There was no clock allowed in the room, so it was a guess as to how long I stayed awake, but it was hours. Finally, I dozed back off, having to trick my mind into thinking that I had nothing on me. At 5:45, Bobby came in to tell me the test was over. I know it was 5:45 because I asked him when he woke me up.
It took him a fraction of the time to take everything off, and it felt great to get it off. I was so tired, however, that I could hardly think straight. Once everything was off, I went to my sister-in-law's room and wanted to get ready to go, but she had hardly slept either, so she was wanting to get a little longer in bed. So I left to go to the lobby and read, though I could hardly see straight.
We left around 8:30, grabbed breakfast at I-hop, and headed home. I was never so happy to be going home as that day. I do not know much about the test, though Bobby said they did get some good information. He said there was nothing found that was too horrible, but they did get some info.
I am anxious to hear what it is they saw or found. I will update everyone as soon as I know. Although I am glad to have had it done because it is just one more test I will have had, but I will never do another. .
. at least not for a long time, or unless deemed extremely necessary. They are very unnerving tests, and is the last thing I need, is to have my nerves more frazzled than they already are. Giving the Readers a Chance to Catch up for a While I have been telling my story of not only the present day happenings with my health, but of other problems I have encountered over the years, from my Charcot-Marie-Tooth, to my Mitral Valve Prolapse, and even my kidney stones.
I have encountered and had to overcome a lot of medical problems over the years. I have had to see countless doctors from one end of the spectrum to another. It has not always been easy, being me, though I would like to say that I have had a decent life. I am very glad I was given life.
Despite it all. Now, I want to give my readers a chance to read all the entries I have added over the past few months. As I have explained in previous posts, I also write reviews for othere websites, so on my website, there is generally a review, and then a post from me. I won't be doing any more reviews for a while, they will, in the future, just be my own personal posts.
I hope you will continue to follow my story. I will write a post after I see my Neurosurgeon this Tuesday and get my MRI. But I will not be doing quite as many posts as I have been recently, in order to give my readers a chance to get caught up, and have the ability to absorb what they are reading. I do not want to overload my readers.
Thank everyone for following my story. It has been a long, crazy, and emotional ride over the past 40 years of living, trying to overcome and learn to live with, and deal with one medical condition after the other. I hope that as I tell my story, that what I have gone through and continue to go through, will be beneficial to others, even if it is just one person. Look for my next post next week to see what the doctor decides to do about my Chiari surgery.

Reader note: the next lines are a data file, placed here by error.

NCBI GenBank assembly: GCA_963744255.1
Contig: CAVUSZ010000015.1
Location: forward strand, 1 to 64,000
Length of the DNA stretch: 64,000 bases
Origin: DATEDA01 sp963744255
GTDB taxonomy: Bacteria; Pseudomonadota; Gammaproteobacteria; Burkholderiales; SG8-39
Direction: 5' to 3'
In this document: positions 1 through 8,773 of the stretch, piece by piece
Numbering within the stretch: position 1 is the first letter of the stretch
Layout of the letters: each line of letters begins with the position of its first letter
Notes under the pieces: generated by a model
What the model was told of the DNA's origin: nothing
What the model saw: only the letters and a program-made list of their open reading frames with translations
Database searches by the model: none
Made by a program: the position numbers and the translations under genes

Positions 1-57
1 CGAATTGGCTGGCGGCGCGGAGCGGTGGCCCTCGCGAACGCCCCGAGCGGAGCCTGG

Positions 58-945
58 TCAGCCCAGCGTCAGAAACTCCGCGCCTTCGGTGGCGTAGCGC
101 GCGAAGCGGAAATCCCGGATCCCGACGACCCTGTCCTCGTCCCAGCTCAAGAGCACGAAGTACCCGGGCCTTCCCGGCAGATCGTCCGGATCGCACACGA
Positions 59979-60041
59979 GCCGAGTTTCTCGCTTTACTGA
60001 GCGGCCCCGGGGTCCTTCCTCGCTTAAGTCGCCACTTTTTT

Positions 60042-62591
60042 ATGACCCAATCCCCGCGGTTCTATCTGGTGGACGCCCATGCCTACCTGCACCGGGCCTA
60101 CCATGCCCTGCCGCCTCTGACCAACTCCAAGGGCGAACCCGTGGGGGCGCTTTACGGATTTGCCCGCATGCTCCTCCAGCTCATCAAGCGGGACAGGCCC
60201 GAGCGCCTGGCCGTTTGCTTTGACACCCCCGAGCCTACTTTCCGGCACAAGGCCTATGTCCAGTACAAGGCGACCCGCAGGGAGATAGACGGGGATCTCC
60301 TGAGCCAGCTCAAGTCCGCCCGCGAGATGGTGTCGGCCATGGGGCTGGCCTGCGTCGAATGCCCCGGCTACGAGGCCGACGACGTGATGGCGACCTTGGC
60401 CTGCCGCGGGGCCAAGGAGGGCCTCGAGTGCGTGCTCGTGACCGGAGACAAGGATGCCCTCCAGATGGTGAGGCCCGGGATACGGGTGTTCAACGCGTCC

. . . Eating healthy, for many people, does not come naturally.
Most times it is just habits that we have formed over the years, that has us eating all the wrong things. We need to retrain our brains into wanting to eat halthy, and craving the right foods. To start, people need to figure out what kind of eaters they are: Snackers, emotional eaters, etc. There are ways to retrain your mind into craving the better, healtheir foods than what you have been used to eating.
At auntciasgarden.com, you can learn about changes that can be made to help you become a healthier, happy eater, rather than eating the wrong things that can add weight. Visit auntciasgarden.com and learn how to become a healthy eater. Don't Let the Doctor Tell You how You are Feeling One thing I've learned over the years is that a lot of doctors will try to tell you how you are feeling, or how you should be feeling. Even though you try to tell them differently, alot of doctors will turn a deaf ear to what you are saying.
This is especially true if they are not as familiar with a case like yours. Many doctors will try to go along with whatever their medical books tell them. They a lot of times will only take what they have learned form their book, and read from their book, and they do not always think out of the box and realize that not every case is the same, and each case can produce different symptoms and have "out of the ordinary" symptoms. Rather than listening to the patient, they want to, sometimes, tell the patient how the they are feeling, not feeling, or should be feeling.
And this can be frustrating for the patient. I have found that it is best to write everything down beforehand. Go in armed with a list of your symtpoms. Write anything down, that is relevant to your case, your symtpoms, your questions; anything and everything.
Also, do not let a doctor try to tell you how you shuld and shouldn't feel. If you do not feel the way he describes, say so. Do not just agree because he is the doctor and you feel like he should know. Be honest.
The only way they are going to be able to affectively treat you, is by being honest about your symtpoms. Doctors will, most of the time, do their best to try to get to the bottom of situations. But if you are not completely honest about your symptoms, they can miss things, overlookthings, or not learn about a problem that they have not previously had any experience with. Always be honest, and do not let them control the situation, or try to runover you with how things should be.
You tell "Them" what is going on with you. . . .